Modeling and sensitivity analysis for atmospheric transport and ground deposition from the Fukushima Daiichi nuclear accident

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Monday, 3 February 2014: 2:00 PM
Room C206 (The Georgia World Congress Center )
Xiaofeng Hu, Tsinghua University, Beijing, China; and D. Li, H. Huang, S. Shen, and E. Bou-Zeid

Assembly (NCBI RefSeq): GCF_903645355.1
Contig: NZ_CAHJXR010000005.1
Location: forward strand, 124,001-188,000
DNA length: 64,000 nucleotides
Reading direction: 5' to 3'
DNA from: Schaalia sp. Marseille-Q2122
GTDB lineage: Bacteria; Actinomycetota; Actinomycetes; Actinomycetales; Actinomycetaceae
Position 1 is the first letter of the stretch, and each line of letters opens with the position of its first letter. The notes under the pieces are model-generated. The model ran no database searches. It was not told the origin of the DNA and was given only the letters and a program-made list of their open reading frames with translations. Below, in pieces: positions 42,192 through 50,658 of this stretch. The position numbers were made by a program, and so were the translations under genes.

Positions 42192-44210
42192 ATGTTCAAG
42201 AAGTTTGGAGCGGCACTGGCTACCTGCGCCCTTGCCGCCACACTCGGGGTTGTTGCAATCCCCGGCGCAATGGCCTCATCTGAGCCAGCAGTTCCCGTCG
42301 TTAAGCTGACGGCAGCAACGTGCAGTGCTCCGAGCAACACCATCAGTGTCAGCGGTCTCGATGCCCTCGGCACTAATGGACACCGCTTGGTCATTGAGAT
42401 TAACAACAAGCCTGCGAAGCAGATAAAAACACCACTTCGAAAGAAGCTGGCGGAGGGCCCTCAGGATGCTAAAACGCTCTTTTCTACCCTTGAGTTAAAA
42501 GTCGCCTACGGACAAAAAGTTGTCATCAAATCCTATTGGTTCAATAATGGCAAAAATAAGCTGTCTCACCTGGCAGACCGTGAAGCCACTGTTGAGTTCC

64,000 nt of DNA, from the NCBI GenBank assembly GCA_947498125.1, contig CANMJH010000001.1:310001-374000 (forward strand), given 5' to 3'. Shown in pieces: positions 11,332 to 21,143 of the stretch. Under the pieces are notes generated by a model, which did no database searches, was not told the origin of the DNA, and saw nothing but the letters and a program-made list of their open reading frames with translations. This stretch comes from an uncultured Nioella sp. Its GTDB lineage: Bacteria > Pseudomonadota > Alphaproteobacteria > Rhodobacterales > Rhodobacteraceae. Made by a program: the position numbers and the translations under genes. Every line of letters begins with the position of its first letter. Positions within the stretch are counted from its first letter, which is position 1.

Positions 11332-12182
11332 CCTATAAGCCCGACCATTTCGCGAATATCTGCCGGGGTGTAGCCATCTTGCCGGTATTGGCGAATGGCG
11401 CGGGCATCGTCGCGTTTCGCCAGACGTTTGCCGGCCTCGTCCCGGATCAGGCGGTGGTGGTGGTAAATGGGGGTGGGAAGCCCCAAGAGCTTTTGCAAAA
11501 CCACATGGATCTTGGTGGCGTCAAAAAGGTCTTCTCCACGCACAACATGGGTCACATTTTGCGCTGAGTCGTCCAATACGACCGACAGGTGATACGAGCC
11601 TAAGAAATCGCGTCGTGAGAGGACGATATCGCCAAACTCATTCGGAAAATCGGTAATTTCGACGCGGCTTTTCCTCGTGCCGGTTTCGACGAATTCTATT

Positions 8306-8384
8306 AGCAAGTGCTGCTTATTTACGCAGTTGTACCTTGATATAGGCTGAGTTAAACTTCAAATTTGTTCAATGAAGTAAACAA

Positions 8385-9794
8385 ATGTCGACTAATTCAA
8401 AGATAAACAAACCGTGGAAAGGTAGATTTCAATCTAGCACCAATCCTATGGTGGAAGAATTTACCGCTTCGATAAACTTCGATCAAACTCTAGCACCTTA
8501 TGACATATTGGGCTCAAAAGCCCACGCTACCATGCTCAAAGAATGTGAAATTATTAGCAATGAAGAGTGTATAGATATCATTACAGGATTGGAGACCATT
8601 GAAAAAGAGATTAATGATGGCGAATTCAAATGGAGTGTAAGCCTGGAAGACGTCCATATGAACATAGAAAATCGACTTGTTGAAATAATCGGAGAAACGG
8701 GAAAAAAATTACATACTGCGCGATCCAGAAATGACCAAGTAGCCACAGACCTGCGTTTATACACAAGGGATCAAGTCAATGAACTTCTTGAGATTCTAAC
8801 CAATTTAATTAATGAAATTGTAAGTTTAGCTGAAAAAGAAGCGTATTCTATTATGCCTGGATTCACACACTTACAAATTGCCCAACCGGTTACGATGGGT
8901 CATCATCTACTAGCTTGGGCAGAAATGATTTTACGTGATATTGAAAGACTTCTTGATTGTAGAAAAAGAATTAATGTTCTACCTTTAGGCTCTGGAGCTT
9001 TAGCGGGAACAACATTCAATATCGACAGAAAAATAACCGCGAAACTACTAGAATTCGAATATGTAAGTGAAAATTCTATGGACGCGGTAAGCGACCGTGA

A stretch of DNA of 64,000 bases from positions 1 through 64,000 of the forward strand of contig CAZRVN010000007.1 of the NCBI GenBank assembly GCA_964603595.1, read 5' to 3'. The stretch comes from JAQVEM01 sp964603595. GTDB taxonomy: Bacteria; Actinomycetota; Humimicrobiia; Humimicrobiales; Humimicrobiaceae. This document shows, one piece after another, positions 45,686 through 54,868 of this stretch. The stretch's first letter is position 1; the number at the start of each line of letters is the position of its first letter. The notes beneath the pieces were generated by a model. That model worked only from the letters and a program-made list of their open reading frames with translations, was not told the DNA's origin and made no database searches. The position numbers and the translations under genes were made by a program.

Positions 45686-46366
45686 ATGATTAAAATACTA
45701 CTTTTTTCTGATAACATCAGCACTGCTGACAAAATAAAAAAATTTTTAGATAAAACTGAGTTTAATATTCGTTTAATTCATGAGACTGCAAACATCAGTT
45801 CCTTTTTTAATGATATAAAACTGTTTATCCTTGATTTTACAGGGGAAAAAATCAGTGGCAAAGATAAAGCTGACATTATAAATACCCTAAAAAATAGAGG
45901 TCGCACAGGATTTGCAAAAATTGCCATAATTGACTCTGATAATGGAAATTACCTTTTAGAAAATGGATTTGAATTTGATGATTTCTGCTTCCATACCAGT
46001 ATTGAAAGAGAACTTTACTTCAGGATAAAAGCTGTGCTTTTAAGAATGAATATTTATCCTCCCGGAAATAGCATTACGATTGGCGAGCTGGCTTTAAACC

Large amounts of radioactive materials such as I-131 and Cs-137 were released into the atmosphere following the Fukushima Daiichi Nuclear Power Plant (FDNPP) accident, which occurred in March 2011. To understand the atmospheric fate and transport of the radionuclides, and to highlight the most important parameters that influence ground deposition, we used the Weather Research and Forecasting/Chemistry (WRF/Chem) model version 3.5 to simulate these processes. First, we implemented the process of radioactive decay into the advection-diffusion equation solver of WRF/Chem, and coupled it to dry and wet deposition models available in WRF/CHEM. In total, we test and compare 3 dry deposition and 2 wet deposition parameterization methods. Moreover, to assess the influence of the model setup parameters on the deposition, different microphysics and horizontal diffusion schemes were compared. Furthermore, we have also taken the uncertainty in the imposed emission characteristics into account, including the emission rates (estimated by JAEA and TEPCO respectively), the gas/aerosol partitioning of I-131, and the size distribution of Cs-137. To assess the model performance, we compared the simulated meteorological fields and the total depositions to the observed data. The results show that the simulated rates have the largest sensitivity to the emission rates for both I-131 and Cs-137. Furthermore, for Cs-137, the microphysics scheme is also a relatively important parameter to which accumulated deposition are sensitive. Overall, based on the simulated deposition rates and accumulated deposition amounts, simulation for Cs-137 has better accuracy than for I-131.->